Title

Finding the Balance​ The Effects of α-cyclodextrin, 2-hydroxypropyl-β-cyclodextrin, and cholesterol Bacteroides vulgatus and Clostridium bolteae​

Date of Award

12-2020

Degree Type

Thesis

Department

Chemistry

First Advisor

Ryan D. Himes

Abstract

Atherosclerosis is a cardiovascular disease that is characterized by the hardening of arteries through the formation of cholesterol plaques. Cyclodextrins could potentially treat atherosclerosis by shrinking plaques. These cyclic oligosaccharides can make complexes with cholesterol but have also shown toxic side effects. This study looked for potential negative effects of cyclodextrins and cholesterol on gut bacteria. It was hypothesized that Bacteroides vulgatus will have decreased growth when grown in broth with cholesterol. In contrast, Clostridium bolteae will have decreased growth when grown in broth with cyclodextrins. Due to the fact that these bacteria are anaerobic, Clostridium bolteae and Bacteroides vulgatus, were grown using GAM broth under CO2. Data was collected by using a spectrophotometer to measure changes in bacterial growth throughout the growth cycle. Each bacteria was treated with one of three chemicals at one of three concentration to make a total of 9 different conditions. α-c yclodextrin, 2-hydroxypropyl-β-cyclodextrin, and cholesterol with concentrations of 1 mM, 10 mM, and 100 mM. The slopes of the log phase of bacterial growth were compared using a two tailed T-Test with α=0.05. Growth of Clostridium bolteae was significantly inhibited for most of the cyclodextrin trials and all the cholesterol concentrations. Bacteroides vulgatus growth was inhibited by 100 mM concentrations of cholesterol and α-cyclodextrins. Interestingly, Bacteroides vulgatus growth was significantly increased when grown with 1 mM and 10 mM concentrations of cholesterol. Continued research is needed to determine when cholesterol concentrations become harmful to Bacteroides vulgatus. Clostridium bolteae needs further research to understand the 10 mM α-cyclodextrin trial that did not show significant inhibition. The results demonstrate that cyclodextrins are associated with inhibited growth for these two gut bacteria but expansion of this test to other gut bacteria is key for a deeper understanding of the impact that cyclodextrins would have on the gut microbiome as a whole.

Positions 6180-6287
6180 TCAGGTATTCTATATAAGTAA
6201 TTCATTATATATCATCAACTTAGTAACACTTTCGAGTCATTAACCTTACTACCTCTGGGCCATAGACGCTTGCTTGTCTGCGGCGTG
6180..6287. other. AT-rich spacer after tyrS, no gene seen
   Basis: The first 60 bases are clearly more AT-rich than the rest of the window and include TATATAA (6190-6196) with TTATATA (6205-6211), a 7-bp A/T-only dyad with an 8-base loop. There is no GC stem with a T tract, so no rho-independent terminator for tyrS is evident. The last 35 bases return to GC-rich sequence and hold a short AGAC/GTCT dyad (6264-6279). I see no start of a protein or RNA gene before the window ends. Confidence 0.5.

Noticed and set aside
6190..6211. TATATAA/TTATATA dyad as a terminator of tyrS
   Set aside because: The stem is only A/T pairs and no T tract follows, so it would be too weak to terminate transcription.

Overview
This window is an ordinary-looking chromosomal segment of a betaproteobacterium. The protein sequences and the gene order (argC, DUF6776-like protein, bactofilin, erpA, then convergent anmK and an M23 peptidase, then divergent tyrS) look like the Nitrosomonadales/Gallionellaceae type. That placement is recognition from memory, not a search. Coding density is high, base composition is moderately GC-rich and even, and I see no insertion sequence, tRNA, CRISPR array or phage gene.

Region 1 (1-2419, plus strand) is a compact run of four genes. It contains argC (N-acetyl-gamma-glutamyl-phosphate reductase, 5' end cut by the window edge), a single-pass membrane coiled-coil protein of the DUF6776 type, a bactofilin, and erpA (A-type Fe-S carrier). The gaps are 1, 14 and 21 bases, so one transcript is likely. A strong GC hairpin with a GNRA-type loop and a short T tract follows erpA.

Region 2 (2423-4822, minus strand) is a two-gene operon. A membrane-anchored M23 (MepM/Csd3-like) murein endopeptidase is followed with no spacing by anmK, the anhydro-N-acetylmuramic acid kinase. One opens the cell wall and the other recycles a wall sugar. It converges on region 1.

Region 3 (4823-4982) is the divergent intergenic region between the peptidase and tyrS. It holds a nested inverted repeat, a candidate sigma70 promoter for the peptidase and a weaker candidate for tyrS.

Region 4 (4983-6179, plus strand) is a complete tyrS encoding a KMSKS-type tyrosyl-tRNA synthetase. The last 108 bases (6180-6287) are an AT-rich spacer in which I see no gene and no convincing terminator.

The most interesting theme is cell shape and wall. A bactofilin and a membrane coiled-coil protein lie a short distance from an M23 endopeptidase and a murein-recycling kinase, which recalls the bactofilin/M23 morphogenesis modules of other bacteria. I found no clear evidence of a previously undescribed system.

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The paper will be posted with University Honors Program in Summer 2021

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